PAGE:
The Health Insurance Portability and Accountability Act of 1996 was enacted by the United States Congress and signed by President Bill Clinton in 1996. It has been known as the KennedyKassebaum Act or Kassebaum-Kennedy Act after two of its leading sponsors. Title I of HIPAA protects health insurance coverage for workers and their families when they change or lose their jobs. Title II of HIPAA, known as the Administrative Simplification (AS) provisions, requires the establishment of national standards for electronic health care transactions and national identifiers for providers, health insurance plans, and employers.
HIPAA Compliance: Protecting your patients health information is more difficult and more important than ever. HIPAA rules have been adopted which pertain to all Protected Health Information (PHI) including paper and electronic, as well as dealing specifically with Electronic Protected Health Information (EPHI).
Envoy Data has gone to great lengths to design-in solutions that are HIPAA compliant, and ready to easily be added to your existing infrastructure and make your company compliant with these government mandates.
The HITECH Act (Health Information Technology for Economic and Clinical Health Act) requires entities covered by the HIPAA to report data breaches, which affect 500 or more persons, to the United States Department of Health and Human Services (U.S.HHS), to the news media, and to the people affected by the data breaches.
- CMS Proposes to Cancel Bundled Payment and Incentive ModelsThe U.S. Centers for Medicare & Medicaid Services (CMS) published a proposed rule last week regarding the cancellation of three bundled payment models and an incentive payment model while also reducing the scope of a third type of payment model. These models were mandatory for hospitals in certain geographic areas. The current administration had delayed the... […]
- District Court Finds Hospital’s Joint Venture Not “Per Se” UnlawfulOn the eve of trial, and after years of litigation (including an appeal to the Sixth Circuit), all claims by Dayton, Ohio hospital The Medical Center at Elizabeth Place (“MCEP”) against Premier Health Partners (“Premier”) have been dismissed with prejudice. This case represents an important development in the body of case law addressing the antitrust risk introduced by... […]
- The Past, Present, and Future of Government Regulation of Off-Label Communications – Part 4Picking up from my last installment of this series exploring the regulatory history of off-label communication, this post highlights some recent trends in FDA enforcement and guidance related to off-label promotion. Not surprisingly, FDA has taken a hard-line approach in its guidance on off-label communications, similar to the Agency’s forceful January 2017 memo. This aggressive stance... […]
- CMS May Decide to Permit Labs to Bill for Certain Tests Provided to OutpatientsIn the recently published proposed rule related to the CY 2018 Hospital Outpatient Prospective Payment System (OPPS), the Centers for Medicare & Medicaid Services (CMS) announced that it is considering changes to the regulation governing the date of service (DOS) for clinical laboratory and pathology specimens. The DOS rules are important to laboratories and hospitals because they dictate which party must... […]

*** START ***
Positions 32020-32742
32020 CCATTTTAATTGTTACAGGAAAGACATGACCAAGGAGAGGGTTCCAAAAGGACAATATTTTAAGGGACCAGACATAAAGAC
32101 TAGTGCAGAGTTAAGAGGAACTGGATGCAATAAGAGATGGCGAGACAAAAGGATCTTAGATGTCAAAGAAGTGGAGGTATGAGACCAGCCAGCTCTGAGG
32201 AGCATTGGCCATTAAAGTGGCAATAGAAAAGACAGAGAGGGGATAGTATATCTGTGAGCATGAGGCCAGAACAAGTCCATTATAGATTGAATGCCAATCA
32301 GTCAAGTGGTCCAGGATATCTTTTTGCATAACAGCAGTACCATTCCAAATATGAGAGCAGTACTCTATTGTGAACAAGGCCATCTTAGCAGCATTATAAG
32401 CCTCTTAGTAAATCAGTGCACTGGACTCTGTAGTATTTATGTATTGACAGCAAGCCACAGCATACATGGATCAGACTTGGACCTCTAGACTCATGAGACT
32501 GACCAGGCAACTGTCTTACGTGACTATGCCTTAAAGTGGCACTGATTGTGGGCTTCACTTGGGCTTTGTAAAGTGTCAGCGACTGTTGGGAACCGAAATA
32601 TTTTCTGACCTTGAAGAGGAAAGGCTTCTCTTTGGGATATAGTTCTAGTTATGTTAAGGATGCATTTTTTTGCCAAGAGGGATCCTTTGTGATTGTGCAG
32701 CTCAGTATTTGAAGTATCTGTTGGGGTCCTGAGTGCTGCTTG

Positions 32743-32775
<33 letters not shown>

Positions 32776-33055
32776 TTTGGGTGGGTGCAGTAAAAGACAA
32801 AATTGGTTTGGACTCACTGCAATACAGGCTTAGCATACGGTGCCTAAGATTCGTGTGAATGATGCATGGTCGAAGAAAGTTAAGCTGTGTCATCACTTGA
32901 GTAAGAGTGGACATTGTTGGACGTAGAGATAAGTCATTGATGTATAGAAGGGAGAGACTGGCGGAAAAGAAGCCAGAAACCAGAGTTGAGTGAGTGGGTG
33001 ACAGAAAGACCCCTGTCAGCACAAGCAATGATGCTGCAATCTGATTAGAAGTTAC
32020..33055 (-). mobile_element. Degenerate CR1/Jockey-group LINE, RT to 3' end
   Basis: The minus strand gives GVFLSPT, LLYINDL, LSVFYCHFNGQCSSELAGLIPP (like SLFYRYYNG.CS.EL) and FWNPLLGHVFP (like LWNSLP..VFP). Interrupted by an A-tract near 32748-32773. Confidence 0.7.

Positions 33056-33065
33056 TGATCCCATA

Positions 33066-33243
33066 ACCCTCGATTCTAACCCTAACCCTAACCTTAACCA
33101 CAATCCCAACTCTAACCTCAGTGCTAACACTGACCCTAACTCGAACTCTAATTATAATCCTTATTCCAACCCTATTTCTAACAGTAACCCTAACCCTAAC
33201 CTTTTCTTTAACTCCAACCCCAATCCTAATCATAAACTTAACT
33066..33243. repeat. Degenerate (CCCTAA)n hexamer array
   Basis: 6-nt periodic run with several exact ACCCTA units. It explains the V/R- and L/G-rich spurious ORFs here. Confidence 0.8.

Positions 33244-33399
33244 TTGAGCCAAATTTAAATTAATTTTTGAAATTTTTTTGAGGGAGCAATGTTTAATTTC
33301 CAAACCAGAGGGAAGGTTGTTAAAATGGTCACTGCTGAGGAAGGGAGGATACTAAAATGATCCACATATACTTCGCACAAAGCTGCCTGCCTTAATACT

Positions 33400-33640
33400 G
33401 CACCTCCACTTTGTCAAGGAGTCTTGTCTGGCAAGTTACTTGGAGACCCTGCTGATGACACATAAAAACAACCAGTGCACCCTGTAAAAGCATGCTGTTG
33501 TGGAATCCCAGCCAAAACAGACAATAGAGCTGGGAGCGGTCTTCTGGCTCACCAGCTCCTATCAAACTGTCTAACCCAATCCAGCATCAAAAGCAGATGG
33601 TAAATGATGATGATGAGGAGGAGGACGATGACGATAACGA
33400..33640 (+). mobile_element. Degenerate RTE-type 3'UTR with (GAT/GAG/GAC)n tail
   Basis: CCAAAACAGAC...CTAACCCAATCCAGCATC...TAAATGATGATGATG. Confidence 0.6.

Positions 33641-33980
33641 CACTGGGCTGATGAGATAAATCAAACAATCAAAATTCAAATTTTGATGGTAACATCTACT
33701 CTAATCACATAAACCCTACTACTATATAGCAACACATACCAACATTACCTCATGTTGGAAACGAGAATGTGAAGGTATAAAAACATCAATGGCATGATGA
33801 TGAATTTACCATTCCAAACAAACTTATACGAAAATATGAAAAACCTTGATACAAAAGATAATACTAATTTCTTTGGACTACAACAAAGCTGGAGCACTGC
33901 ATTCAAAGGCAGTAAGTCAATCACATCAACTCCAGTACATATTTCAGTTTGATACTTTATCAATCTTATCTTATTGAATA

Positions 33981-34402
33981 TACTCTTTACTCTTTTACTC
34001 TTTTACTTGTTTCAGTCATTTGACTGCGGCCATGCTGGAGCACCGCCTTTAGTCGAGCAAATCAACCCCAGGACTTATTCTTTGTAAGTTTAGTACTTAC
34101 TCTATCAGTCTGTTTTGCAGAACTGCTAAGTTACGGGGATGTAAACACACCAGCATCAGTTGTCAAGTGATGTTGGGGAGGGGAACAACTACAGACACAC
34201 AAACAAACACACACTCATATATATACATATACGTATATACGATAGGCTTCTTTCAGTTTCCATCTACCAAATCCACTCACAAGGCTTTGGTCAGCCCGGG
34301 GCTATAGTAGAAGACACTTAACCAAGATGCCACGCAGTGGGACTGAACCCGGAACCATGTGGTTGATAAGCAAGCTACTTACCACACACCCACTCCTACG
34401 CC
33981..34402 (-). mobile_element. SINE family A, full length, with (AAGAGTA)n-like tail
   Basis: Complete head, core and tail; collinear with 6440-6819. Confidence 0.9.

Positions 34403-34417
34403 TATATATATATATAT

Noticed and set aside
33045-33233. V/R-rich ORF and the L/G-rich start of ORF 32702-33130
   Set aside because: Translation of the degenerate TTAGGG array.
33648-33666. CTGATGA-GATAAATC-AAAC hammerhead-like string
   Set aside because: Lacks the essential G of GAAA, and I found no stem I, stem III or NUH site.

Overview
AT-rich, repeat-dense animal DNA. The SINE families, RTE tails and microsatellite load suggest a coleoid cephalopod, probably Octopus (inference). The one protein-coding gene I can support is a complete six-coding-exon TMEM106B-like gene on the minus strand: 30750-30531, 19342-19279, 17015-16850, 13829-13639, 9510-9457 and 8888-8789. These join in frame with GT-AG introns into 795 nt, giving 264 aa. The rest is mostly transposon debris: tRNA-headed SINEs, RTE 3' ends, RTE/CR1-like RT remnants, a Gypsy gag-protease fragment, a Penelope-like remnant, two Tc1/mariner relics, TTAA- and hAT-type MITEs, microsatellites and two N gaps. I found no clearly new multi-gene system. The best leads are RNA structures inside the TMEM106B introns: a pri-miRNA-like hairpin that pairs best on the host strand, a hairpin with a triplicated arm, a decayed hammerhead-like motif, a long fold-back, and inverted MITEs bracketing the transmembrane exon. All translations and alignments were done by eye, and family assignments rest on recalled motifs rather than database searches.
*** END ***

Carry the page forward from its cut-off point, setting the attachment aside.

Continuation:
- Mintz Levin’s Health Care Enforcement Defense Group Publishes New Qui Tam UpdateLast week, Mintz Levin’s Health Care Enforcement Defense Group published a new Qui Tam Update, which analyzes 21 health care-related False Claims Act qui tam cases unsealed in May 2017, and the findings include: long delays in unsealing remain the norm; relators overwhelmingly consisted of current and former employees (and physicians); and the most common alleged... […]
- Holdout States Loosen Restrictions on Telemedicine but Obstacles RemainA few months ago, two states that previously imposed onerous telemedicine requirements – Texas and Oklahoma – enacted laws that loosen restrictions on telemedicine providers and generally fall into line with what a vast majority of states already permit. However, these laws continue a pattern in which each state’s telemedicine laws use different definitions for... […]
- Mintz Levin Attorney Discusses FDA’s Digital Health Innovation PlanOur colleague Bethany Hills recently discussed the Food and Drug Administration’s Digital Health Innovation Plan, which sets forth the agency’s new approach to regulating digital health. Her discussion appears in a FierceHealthcare article published earlier this week entitled “9 Companies Will Play a Huge Role in Shaping the FDA’s Novel Approach to Digital Health.” The full... […]
- August 2017 Is Here – Will FDARA Get Done Soon?It has been some time since we provided a detailed update on the status of FDA’s user fee legislation making its way through Congress, so that’s what is on tap for today. The House passed the lengthy FDA Reauthorization Act (FDARA) on July 13, 2017 as H.R. 2430, and House members have now left Washington,... […]
- Health Care Weekly Preview from ML Strategies – Week of July 31, 2017Our colleagues at ML Strategies have provided their Health Care Weekly Preview for the week of July 31, 2017. This week’s preview focuses on the fallout from the failed vote to repeal the Affordable Care Act (ACA), including the issue of whether the federal government will continue to pay cost-sharing reduction subsidies (CSRs), as well a new proposal by... […]
- The HIPAA “Wall of Shame” is Now Easier to NavigateLast week, the HHS Office for Civil Rights (OCR) launched an improved version of their HIPAA Breach Reporting Tool (HBRT), commonly referred to by OCR and regulated entities alike as the HIPAA “Wall of Shame.” OCR has also made minor changes to the interface for breach reporting. The HBRT now makes it easy to navigate... […]